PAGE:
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University Patents, Licenses Cattle Feed Supplement

Cow's head (Agricultural Research Service, USDA)

(Agricultural Research Service, USDA)

Kansas State University in Manhattan received a patent and licensed a nutritional supplement for cattle feed developed by one of its faculty members. Research by animal sciences professor Jim Drouillard led to development of a supplement that improves absorption of omega-3 fatty acids beneficial to livestock, which Kansas State patented earlier this year and licensed to New Generation Feeds, a South Dakota animal feed manufacturer.

The supplement adapts a formula that combines precise concentrations of flax oil, flax seed, and a non-flax carbohydrate such as molasses. These ingredients, when heated to 120 degrees F and then cooled, has been shown to help test animals absorb alpha-linolenic acid, a type of omega-3 fatty acid, which is converted by the animals (and humans as well) to eicosapentaenoic acid.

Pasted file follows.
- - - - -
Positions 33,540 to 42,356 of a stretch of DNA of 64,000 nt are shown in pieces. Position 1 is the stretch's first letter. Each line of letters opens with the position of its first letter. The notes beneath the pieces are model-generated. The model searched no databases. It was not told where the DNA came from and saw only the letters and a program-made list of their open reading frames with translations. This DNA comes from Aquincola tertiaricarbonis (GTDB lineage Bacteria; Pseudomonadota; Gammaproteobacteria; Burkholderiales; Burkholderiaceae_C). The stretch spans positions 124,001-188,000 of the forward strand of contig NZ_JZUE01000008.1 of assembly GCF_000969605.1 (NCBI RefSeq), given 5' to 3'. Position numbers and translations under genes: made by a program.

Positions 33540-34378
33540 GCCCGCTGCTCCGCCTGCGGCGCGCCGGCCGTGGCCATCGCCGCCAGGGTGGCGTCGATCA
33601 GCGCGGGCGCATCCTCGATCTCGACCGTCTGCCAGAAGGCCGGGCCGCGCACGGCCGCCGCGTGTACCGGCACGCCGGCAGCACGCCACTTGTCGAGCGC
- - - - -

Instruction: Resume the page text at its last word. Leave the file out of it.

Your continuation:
Eicosapentaenoic acid is another type of omega-3 fatty acid that has benefits for cattle, including stimulation of growth, improved immunity against disease, and enhanced reproductive function. Drouillard’s research shows the supplement can raise those levels as much as 10 percent.

Cattle consume the supplement at will, from large highly-concentrated blocks placed in pastures, in what Drouillard calls “a big 250-pound piece of candy for livestock.” The physical properties of this delivery method restrict the consumption by animals to less than one pound per day.

Kansas State’s technology transfer office filed a patent for the discovery, which was awarded by the U.S. Patent and Trademark Office to Drouillard and assigned to the university in February. New Generation Feeds licensed the technology from the university and developed the discovery into its FlaxLic line of supplements.

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